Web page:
The threat of H1N1 swine flu appears to be abating, but the virus could come roaring back later in the year, and experts are now debating whether to produce a pandemic influenza vaccine. One key problem is that almost all of the world’s flu vaccine is produced using chicken eggs, and production capacity is severely limited. Many manufacturers are working on alternatives to the antiquated technology for vaccine production, but those will play a small role at best should the world be struck by a flu pandemic this year, World Health Organization vaccine expert Marie-Paule Kieny said at a news conference today. They could make a difference down the road, however.Almost all seasonal flu vaccine is made using a clunky, 50-year-old process, in which companies adapt the virus to multiply in hens’ eggs, grow the virus, then break the eggs open and purify the key antigens needed to make vaccine, the hemagglutinin and neuraminidase molecules that stick out from the virus’s surface. In all, the process takes more than 5 months. This is also how the vast majority of a pandemic vaccine would be made.Most vaccine companies are working on similar vaccines that are grown in mammalian cells rather than eggs. This has several advantages: Manufacturers are less dependent on the supply of chicken eggs—which is difficult to increase quickly and can become vulnerable during bird flu outbreaks—and it could shave 10 weeks off of the 22 weeks now needed to make a vaccine using eggs. It would also yield a vaccine that’s safe for people with egg allergies.Sign up for our daily newsletterGet more great content like this delivered right to you!Country *AfghanistanAland IslandsAlbaniaAlgeriaAndorraAngolaAnguillaAntarcticaAntigua and BarbudaArgentinaArmeniaArubaAustraliaAustriaAzerbaijanBahamasBahrainBangladeshBarbadosBelarusBelgiumBelizeBeninBermudaBhutanBolivia, Plurinational State ofBonaire, Sint Eustatius and SabaBosnia and HerzegovinaBotswanaBouvet IslandBrazilBritish Indian Ocean TerritoryBrunei DarussalamBulgariaBurkina FasoBurundiCambodiaCameroonCanadaCape VerdeCayman IslandsCentral African RepublicChadChileChinaChristmas IslandCocos (Keeling) IslandsColombiaComorosCongoCongo, The Democratic Republic of theCook IslandsCosta RicaCote D’IvoireCroatiaCubaCuraçaoCyprusCzech RepublicDenmarkDjiboutiDominicaDominican RepublicEcuadorEgyptEl SalvadorEquatorial GuineaEritreaEstoniaEthiopiaFalkland Islands (Malvinas)Faroe IslandsFijiFinlandFranceFrench GuianaFrench PolynesiaFrench Southern TerritoriesGabonGambiaGeorgiaGermanyGhanaGibraltarGreeceGreenlandGrenadaGuadeloupeGuatemalaGuernseyGuineaGuinea-BissauGuyanaHaitiHeard Island and Mcdonald IslandsHoly See (Vatican City State)HondurasHong KongHungaryIcelandIndiaIndonesiaIran, Islamic Republic ofIraqIrelandIsle of ManIsraelItalyJamaicaJapanJerseyJordanKazakhstanKenyaKiribatiKorea, Democratic People’s Republic ofKorea, Republic ofKuwaitKyrgyzstanLao People’s Democratic RepublicLatviaLebanonLesothoLiberiaLibyan Arab JamahiriyaLiechtensteinLithuaniaLuxembourgMacaoMacedonia, The Former Yugoslav Republic ofMadagascarMalawiMalaysiaMaldivesMaliMaltaMartiniqueMauritaniaMauritiusMayotteMexicoMoldova, Republic ofMonacoMongoliaMontenegroMontserratMoroccoMozambiqueMyanmarNamibiaNauruNepalNetherlandsNew CaledoniaNew ZealandNicaraguaNigerNigeriaNiueNorfolk IslandNorwayOmanPakistanPalestinianPanamaPapua New GuineaParaguayPeruPhilippinesPitcairnPolandPortugalQatarReunionRomaniaRussian FederationRWANDASaint Barthélemy Saint Helena, Ascension and Tristan da CunhaSaint Kitts and NevisSaint LuciaSaint Martin (French part)Saint Pierre and MiquelonSaint Vincent and the GrenadinesSamoaSan MarinoSao Tome and PrincipeSaudi ArabiaSenegalSerbiaSeychellesSierra LeoneSingaporeSint Maarten (Dutch part)SlovakiaSloveniaSolomon IslandsSomaliaSouth AfricaSouth Georgia and the South Sandwich IslandsSouth SudanSpainSri LankaSudanSurinameSvalbard and Jan MayenSwazilandSwedenSwitzerlandSyrian Arab RepublicTaiwanTajikistanTanzania, United Republic ofThailandTimor-LesteTogoTokelauTongaTrinidad and TobagoTunisiaTurkeyTurkmenistanTurks and Caicos IslandsTuvaluUgandaUkraineUnited Arab EmiratesUnited KingdomUnited StatesUruguayUzbekistanVanuatuVenezuela, Bolivarian Republic ofVietnamVirgin Islands, BritishWallis and FutunaWestern SaharaYemenZambiaZimbabweI also wish to receive emails from AAAS/Science and Science advertisers, including information on products, services and special offers which may include but are not limited to news, careers information & upcoming events.Required fields are included by an asterisk(*)But although more practical and cleaner, cell-based vaccines don’t promise a major boost in production capacity. Moreover, success with the technique has been slow to come, despite more than $1.5 billion in U.S. Department of Health and Human Services contracts to several companies to fund clinical trials of cell-based vaccines and scale up manufacturing. Novartis is the only company that has begun building a cell-based vaccine plant in the United States, (in North Carolina), with the help of a $487 million HHS contract awarded in January. It should be operational by 2012. No cell-based vaccines have yet been licensed in the United States, in part because getting regulatory approval is complicated.In Europe, at least three companies have licensed a cell-based vaccine, but none has actually started producing it so far. Solvay built a plant in a small town outside of Amsterdam several years ago, but technical problems have delayed the start of production. “In terms of quantity, globally, [cell-based vaccines] will represent only a small amount of the total,” Kieney said today.Some alternatives could be faster to scale up. Furthest along is Protein Sciences Corp. of Meriden, Connecticut, which makes a flu vaccine by infecting caterpillar cells with a baculovirus carrying the gene for hemagluttinin. The company has completed late-stage clinical trials for its seasonal flu vaccine and expects to receive U.S. Food and Drug Administration approval this year; it plans to be making a swine flu vaccine in 5 weeks at its pilot production plant, says CEO Daniel Adams. This vaccine could potentially be produced in the world’s many facilities for making pharmaceutical proteins, which could allow the production of enough vaccine for between 3 billion and 6 billion people in 3 months, says David Fedson, a retired drug company executive living in France.Other recombinant vaccines that could truly lead to an explosion in production capacity are further off. VaxInnate, a company in Cranbury, New Jersey, is developing a flu vaccine made in E. coli, which requires far less volume for manufacturing than animal cells. It links a portion of the hemagluttinin protein to a bacterium’s flagellin protein to boost the response from immune cells. CEO Alan Shaw says the company could make enough doses for the state of New Jersey in a reactor the size of the gas tank on a backyard barbecue.”It’s a much simpler production system,” says influenza vaccine expert John Treanor of the University of Rochester in New York state. Treanor notes, however, that first this novel approach to stimulating immunity will require extensive clinical trials to establish that it’s safe and works.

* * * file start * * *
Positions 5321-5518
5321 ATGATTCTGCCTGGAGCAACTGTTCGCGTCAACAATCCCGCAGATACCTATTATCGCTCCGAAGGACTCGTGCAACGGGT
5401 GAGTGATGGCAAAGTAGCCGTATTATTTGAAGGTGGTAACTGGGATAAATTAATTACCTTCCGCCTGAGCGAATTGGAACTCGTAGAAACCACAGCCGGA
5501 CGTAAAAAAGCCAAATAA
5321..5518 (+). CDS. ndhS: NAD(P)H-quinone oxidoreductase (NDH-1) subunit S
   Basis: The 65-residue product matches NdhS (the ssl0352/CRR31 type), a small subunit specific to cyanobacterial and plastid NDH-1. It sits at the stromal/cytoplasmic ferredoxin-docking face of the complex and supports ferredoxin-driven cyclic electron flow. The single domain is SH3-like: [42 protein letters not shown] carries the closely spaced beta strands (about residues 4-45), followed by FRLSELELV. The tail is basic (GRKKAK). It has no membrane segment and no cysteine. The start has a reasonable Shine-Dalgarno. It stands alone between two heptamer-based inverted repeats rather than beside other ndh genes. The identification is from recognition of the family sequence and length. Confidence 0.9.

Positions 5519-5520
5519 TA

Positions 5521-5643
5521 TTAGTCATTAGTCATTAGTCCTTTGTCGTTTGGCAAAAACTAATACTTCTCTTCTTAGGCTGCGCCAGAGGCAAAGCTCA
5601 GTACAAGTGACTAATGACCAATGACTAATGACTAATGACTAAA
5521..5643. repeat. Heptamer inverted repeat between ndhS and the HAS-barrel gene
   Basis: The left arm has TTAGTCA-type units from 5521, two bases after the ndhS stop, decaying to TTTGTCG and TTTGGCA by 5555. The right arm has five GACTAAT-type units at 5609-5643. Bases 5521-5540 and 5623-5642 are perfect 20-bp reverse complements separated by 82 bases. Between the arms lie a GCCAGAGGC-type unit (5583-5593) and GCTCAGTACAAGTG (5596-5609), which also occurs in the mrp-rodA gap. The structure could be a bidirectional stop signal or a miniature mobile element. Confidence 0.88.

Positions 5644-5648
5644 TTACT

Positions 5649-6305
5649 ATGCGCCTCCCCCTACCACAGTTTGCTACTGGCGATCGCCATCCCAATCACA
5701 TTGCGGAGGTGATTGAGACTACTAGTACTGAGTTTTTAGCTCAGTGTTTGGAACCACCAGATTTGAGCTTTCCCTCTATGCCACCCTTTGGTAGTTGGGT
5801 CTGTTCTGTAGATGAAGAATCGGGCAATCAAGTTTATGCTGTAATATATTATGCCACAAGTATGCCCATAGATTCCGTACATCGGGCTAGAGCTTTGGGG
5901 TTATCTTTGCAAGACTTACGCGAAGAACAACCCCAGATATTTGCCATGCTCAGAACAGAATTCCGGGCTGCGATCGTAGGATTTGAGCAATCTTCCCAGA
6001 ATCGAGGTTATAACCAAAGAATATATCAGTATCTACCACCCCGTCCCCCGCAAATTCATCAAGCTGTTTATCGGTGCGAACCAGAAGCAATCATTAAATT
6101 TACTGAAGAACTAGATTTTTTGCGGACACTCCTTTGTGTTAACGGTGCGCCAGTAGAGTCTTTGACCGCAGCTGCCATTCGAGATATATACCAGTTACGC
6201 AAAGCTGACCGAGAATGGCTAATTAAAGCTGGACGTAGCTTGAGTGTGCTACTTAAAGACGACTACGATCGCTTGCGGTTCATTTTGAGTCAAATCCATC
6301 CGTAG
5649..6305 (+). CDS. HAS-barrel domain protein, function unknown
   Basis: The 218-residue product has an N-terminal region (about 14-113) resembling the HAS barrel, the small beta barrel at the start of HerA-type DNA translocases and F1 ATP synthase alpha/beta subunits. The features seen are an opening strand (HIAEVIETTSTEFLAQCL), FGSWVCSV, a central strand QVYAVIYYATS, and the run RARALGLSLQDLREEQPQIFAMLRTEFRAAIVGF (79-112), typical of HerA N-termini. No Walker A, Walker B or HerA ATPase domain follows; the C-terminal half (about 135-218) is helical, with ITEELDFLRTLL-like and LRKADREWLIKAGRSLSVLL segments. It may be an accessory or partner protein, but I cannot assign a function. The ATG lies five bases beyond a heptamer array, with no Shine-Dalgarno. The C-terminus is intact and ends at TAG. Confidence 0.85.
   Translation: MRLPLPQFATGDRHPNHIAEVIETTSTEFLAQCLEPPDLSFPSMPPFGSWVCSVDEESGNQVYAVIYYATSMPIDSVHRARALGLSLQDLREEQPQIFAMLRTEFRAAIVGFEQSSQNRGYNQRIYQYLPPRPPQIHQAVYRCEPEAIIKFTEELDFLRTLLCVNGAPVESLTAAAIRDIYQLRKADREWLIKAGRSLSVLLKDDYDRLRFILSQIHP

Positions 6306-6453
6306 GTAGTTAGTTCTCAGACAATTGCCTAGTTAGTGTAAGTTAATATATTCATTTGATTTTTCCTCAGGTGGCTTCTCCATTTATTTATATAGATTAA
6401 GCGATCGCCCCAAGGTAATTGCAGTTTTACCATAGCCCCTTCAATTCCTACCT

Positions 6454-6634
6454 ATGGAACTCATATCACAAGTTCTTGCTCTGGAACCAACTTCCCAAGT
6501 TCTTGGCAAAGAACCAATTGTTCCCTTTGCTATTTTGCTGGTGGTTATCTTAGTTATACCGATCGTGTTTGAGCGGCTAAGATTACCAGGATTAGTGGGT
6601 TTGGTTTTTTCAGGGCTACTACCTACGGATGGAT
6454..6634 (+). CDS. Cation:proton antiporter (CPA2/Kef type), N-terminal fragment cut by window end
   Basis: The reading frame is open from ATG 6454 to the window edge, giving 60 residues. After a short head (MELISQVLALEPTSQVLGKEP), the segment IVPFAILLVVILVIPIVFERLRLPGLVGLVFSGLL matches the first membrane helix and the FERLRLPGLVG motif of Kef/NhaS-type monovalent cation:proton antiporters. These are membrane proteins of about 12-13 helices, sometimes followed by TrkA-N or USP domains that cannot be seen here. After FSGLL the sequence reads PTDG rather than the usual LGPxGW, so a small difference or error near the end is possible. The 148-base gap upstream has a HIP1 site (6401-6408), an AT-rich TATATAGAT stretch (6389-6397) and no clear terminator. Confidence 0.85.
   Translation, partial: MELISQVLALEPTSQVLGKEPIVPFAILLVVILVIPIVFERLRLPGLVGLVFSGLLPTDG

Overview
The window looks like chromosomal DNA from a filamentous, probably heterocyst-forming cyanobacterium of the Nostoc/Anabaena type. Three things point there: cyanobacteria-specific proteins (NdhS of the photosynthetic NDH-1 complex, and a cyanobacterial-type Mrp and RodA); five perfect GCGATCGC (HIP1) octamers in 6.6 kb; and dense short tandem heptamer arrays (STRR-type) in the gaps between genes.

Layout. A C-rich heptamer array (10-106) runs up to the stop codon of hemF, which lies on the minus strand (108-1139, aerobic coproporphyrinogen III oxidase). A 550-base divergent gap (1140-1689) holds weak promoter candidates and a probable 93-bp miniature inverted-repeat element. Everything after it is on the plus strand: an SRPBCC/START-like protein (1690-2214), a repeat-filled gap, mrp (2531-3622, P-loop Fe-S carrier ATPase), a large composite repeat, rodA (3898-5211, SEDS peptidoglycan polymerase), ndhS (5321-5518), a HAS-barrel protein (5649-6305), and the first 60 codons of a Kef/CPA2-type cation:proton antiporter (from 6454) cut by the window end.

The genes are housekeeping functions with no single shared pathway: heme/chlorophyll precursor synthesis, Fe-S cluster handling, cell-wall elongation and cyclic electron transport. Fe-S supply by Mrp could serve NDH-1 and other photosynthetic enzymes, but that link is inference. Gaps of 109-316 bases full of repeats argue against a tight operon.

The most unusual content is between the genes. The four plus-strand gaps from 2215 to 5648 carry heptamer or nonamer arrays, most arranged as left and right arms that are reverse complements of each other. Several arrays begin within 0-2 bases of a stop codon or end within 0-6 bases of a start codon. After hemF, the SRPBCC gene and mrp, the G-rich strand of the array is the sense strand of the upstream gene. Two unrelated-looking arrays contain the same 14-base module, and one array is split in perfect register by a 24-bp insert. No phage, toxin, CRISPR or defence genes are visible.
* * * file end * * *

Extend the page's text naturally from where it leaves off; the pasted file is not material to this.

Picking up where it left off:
Mr & Mrs Smith HotelsRead on for the winners of the Mr & Mrs Smith Hotel AwardsIt’s time for hoteliers at the world’s most seductive boutique boltholes to take a collective breath in… the winners of the Mr & Mrs Smith Hotel Awards have been decided. And this year, Halcyon House in Cabarita Beach, Australia, comes out on top. After finishing runner-up last year, this bastion of beachfront cool has scooped Best Smith Hotel 2016, as voted for by the public (over 25,000 discerning luxury-lovers).Our panel of globetrotting tastemaker judges – including fashion designers Charlotte Olympia Dellal and Henry Holland, Sydney design duo Louise Olsen and Stephen Ormandy and Melbourne-based jewellery designer Lucy Folk – have also crowned 11 boutique beauties in a range of other categories, from World’s Sexiest Bedroom to Best Date-Night Bar and Pool with a View. With winning properties in Chile, Japan and Canada, the list is a wanderlust-awakening hint at location hotspots for 2017.‘We’ve always wanted Mr & Mrs Smith to be about the details, so this year we’ve ensured each category gives a nod to a unique part of the boutique hotel experience. We’ve introduced new categories like Hottest Hotel Soundtrack (because music can make or break an atmosphere), and Coolest Creative Hub (now that so many hotels are becoming culture hubs). We want to reward and recognise the best of the best.‘For the first time, we’ve commissioned a photographer – Polly Brown – to document the 12 winning stays, too. She’s a unique talent; able to tell a story in just one shot, with a quirk and with irreverence. We’re delighted to have had the opportunity to work with her and set her the enviable task of heading on a round-the-world trip.’James Lohan, Founder and Executive Chairman, Mr & Mrs SmithINTRODUCING POLLY BROWN…Polly Brown, who has worked with the likes of Givenchy, Roksanda and Victoria Beckham, is shooting an exclusive suite of images of the 12 winning properties.Having trained at Central Saint Martins, London, and with her personal approach, each of the 12 images will stand alone as a unique artwork, highlighting the winning element of each hotel. Watch this space for the big reveal – these images are set to raise a smile and maybe an eyebrow or two……AND THE WINNERS ARE…Best Smith HotelHalcyon House, Cabarita Beach, Australia‘As the only category voted for by the public, Best Smith Hotel is a serious accolade. Halcyon House burst on to the scene as a new opening last year, and has since become one of the most impressive boltholes on our books. With its good looks and down to earth charm, it’s a well deserved winner.’– James Lohan, founder, Mr & Mrs SmithBest-Dressed HotelPalazzo Margherita, Basilicata, Italy‘A beautifully-designed, updated Palazzo which still retains its character and soul.’ – Charlotte Olympia Dellal, designerWorld’s Sexiest BedroomKeemala, Phuket, Thailand‘Nestled up in the rainforest canopy with a private pool, al fresco bath and four poster bed… heaven.’ – Olivia von Halle, designerBest Date-Night BarLondon Edition, London, UK‘Each Edition property hits the nail on the head when it comes to killer food and drink combos, and since we’re suckers for classic cocktails and bygone-era bar culture, this one’s a top contender in our book.’ – Cyndi Ramirez-Fulton, founder of Taste The Style and Celine Bossart, creator of The StaycationersBest Gourmet GetawayThe Old Clare, Sydney, Australia‘My readers rave about this hotel… AND I’m biased… my pal Jason has a restaurant here!’– Ben Pundole, A Hotel LifeMost Spoiling SpaAmanemu, Mie, Japan ‘Amanemu has incorporated the Japanese bathing tradition of onsen, making it a very authentic and overly Zen spa experience; the watsu pool is definitely a highlight.’ – Vivienne Tang, founder Destination DeluxeHottest Hotel SoundtrackFazenda Nova, Algarve, Portugal‘A laid-back soundtrack that is as chic, timeless and classy as the hotel itself.’ – Lauren Laverne, DJ and broadcasterPool with a ViewGrand Hotel Tremezzo, Lake Como, Italy‘This property gets our vote, mainly because Lake Como is such a glorious place to visit. The afternoon light over the lake is beyond beautiful.’ – Tamsin and Patrick Johnson, interior designer/tailor teamAbove & BeyondAwasi, Patagonia, Chile‘Secluded cabins amidst Patagonian triple peaks, eco-awareness, and they’ve bothered to make their villas and bathrooms wheelchair accessible; location, privacy and inclusivity wins hands down.’ – Anita Kapoor, TV presenterBest Family HotelTreehotel, Sweden‘I’m giving this first choice simply because it’s the kind of place that your children will never forget.’ – Yasmin Sewell, fashion director Style.comCoolest Creative HubFogo Island Inn, Newfoundland, Canada‘The inspiring Todd Saunders design perched on the cliff edge is so spectacular… this has to be a front-runner.’ – Henry Holland, designerLocal Hotel Hero11 Howard, New York, US‘This hotel engages with and gives back to its community in multiple ways, but my favourite element is the Jeff Koons-mentored mural created by local students, because supporting the arts is what I’m most passionate about. And this particular effort is very much in tune with the aesthetic-minded nature of this stylish, boutique hotel.’ – Rosa Park, editor Cereal Mr & Mrs Smith Hotel to book, visitSource = Mr & Mrs Smith Hotel Awards